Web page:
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Retail

New Price Tags On Display As Orban Tries To Get Hungarians To Spend Again

By Reuters
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New Price Tags On Display As Orban Tries To Get Hungarians To Spend Again

Price warnings on packaged food products that have shrunk in size went on display in Hungary's supermarkets as part of a government drive to boost retail spending among Hungarians hit by the European Union's worst food price spike.

Hungary's retail sales slumped last year as prices surged, putting pressure on nationalist prime minister Viktor Orban, who faces European Parliament and local government elections in June, to take action.

He needs to drag the economy out of last year's recession but this is tough given a surge in annual inflation to 17.6%, the highest in the EU.

The new rules that take effect from 1 March require large food retailers with an annual turnover above 1 billion forints ($2.74 million) to display warnings on products that have shrunk in size compared with the period between 1 January 2020 and 1 July 2023.

Price labels on supermarket shelves show a big red exclamation mark and text which says: 'Caution, smaller product size.'

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The aim is to try and restore confidence by highlighting a practice by some food makers that shrinks the size of their packaged goods while keeping prices unchanged.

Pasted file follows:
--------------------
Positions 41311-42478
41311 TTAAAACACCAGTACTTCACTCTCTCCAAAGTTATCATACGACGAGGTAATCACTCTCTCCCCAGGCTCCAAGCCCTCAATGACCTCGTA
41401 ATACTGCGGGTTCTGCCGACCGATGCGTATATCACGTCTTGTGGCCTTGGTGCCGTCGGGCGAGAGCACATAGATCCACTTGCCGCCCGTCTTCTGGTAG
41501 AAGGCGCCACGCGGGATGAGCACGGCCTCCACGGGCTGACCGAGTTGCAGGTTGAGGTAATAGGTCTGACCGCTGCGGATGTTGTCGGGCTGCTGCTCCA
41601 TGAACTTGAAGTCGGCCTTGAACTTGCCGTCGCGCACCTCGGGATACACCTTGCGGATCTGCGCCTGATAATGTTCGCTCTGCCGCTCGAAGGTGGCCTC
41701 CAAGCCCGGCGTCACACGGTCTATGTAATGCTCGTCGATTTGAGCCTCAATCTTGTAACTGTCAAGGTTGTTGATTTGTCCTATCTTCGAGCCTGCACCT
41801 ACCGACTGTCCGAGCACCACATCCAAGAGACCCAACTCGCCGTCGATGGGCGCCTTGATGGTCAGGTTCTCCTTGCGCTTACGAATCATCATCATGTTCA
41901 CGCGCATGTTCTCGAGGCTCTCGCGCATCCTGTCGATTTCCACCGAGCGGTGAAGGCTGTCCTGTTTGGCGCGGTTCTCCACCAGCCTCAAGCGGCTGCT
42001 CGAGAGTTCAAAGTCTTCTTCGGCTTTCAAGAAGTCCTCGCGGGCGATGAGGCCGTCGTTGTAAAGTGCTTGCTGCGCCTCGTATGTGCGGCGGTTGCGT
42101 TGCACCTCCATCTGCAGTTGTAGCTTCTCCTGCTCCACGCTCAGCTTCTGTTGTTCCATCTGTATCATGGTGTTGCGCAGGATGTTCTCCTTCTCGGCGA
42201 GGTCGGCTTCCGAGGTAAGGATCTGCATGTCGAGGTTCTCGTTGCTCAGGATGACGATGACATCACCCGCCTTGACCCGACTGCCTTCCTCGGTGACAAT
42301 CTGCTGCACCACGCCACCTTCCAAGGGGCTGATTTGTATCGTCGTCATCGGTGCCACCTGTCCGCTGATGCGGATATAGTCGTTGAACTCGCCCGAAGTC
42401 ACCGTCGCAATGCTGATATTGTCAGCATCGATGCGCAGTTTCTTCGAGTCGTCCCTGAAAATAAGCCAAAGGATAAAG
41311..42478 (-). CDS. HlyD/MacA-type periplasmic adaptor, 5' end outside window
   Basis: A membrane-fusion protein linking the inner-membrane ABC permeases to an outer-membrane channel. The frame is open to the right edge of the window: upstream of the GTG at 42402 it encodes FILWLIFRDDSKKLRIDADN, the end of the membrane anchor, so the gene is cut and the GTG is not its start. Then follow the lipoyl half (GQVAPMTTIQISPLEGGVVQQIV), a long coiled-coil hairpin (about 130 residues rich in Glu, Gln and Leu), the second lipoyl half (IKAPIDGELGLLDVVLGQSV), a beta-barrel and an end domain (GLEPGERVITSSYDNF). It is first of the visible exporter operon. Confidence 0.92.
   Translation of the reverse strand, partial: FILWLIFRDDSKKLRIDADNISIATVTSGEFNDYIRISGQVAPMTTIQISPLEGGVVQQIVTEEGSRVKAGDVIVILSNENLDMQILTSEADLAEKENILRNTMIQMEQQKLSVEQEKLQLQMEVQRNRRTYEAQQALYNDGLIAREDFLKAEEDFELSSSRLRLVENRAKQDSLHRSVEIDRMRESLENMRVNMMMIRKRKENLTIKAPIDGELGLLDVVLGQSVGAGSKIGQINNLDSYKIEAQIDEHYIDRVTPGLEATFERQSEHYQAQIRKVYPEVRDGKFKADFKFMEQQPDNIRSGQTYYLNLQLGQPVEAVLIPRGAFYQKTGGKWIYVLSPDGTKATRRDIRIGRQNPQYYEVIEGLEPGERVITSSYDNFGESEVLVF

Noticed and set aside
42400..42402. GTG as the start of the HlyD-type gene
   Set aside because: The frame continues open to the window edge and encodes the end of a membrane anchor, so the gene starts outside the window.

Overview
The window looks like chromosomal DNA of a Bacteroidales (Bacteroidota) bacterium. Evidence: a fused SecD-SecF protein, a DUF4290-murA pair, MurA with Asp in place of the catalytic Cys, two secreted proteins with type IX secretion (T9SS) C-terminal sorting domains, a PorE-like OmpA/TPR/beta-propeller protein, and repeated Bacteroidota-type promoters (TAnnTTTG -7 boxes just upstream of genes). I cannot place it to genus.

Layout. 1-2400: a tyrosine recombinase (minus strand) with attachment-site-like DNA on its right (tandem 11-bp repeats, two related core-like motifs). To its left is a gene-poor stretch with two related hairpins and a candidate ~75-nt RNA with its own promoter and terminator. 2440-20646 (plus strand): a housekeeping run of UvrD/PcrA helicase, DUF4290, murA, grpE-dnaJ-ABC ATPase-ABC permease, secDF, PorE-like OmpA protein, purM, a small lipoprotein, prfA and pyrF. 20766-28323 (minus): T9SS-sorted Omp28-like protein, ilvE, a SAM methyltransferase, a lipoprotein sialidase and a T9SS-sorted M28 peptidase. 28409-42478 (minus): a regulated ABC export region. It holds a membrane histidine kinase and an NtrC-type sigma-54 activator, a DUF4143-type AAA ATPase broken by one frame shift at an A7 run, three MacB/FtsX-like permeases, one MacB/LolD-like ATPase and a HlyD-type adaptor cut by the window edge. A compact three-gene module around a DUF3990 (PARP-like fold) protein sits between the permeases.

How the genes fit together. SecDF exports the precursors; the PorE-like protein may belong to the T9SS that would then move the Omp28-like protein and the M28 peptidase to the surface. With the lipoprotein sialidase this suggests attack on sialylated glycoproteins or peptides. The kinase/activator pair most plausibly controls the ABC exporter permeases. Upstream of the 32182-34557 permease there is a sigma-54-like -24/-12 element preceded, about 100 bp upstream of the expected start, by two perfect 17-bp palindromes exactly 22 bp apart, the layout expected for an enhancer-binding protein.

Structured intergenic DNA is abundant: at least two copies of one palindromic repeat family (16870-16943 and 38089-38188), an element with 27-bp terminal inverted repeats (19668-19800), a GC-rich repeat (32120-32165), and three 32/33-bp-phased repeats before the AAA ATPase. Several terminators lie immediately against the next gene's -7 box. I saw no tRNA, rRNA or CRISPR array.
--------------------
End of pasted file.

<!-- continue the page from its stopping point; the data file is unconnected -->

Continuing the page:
Making products smaller and selling them for the same price has been one response by some retailers and manufacturers to rising costs.

Food retailers contacted by Reuters declined to comment.

Product Range

A list published by the Hungarian Food Safety Authority includes hundreds of products ranging from ice creams to tooth paste and frozen vegetables.

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The country's inflation rate fell to 3.8% in January from more than 25% a year ago, but Hungarians shopping for groceries early on Friday (1 March) were still cautious.

"I only just started thinking a couple of weeks ago about when these exorbitant price increases will end," said Krisztina Kovacs, 46, a financial adviser. "Cutting the packaging size is a sort of price hike, too. I cannot find the words."

"Many thanks for signalling these (size changes), but we are not really better off for that. I don't think this will help."

Retail sales fell by 7.9% last year as Hungarians faced the EU's sharpest spike in food prices between mid-2021 and the end of 2023, with grocery prices rising more than 56% compared with just 23.4% in the euro zone, based on central bank data.

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Hungarian grocery prices are now nearly on a par with EU average levels, while salaries in the country are at just 41% of the EU average, based on Eurostat data.

"Wages are nowhere, really, and this is the real problem, because before long, the costs of living (in Hungary) will catch up to those in rich countries," said Benedek Honner, a 20-year-old university student.

Retail Sentiment

A European Commission survey published this week showed Hungarian retail sentiment remained the weakest in central Europe in February, while a Hungarian consumer confidence indicator also showed deteriorating sentiment last month.

The Economy Ministry said it hoped the price warning measure would help to restore consumption. Orban's government is targeting economic growth of around 4% this year, a far cry from the 2.7% pace seen in a Reuters poll last month.

On Tuesday, Hungary's central bank said consumers remained cautious after the high inflation episode of the past two years had depleted their financial assets, which they were likely to replenish before ramping up spending.

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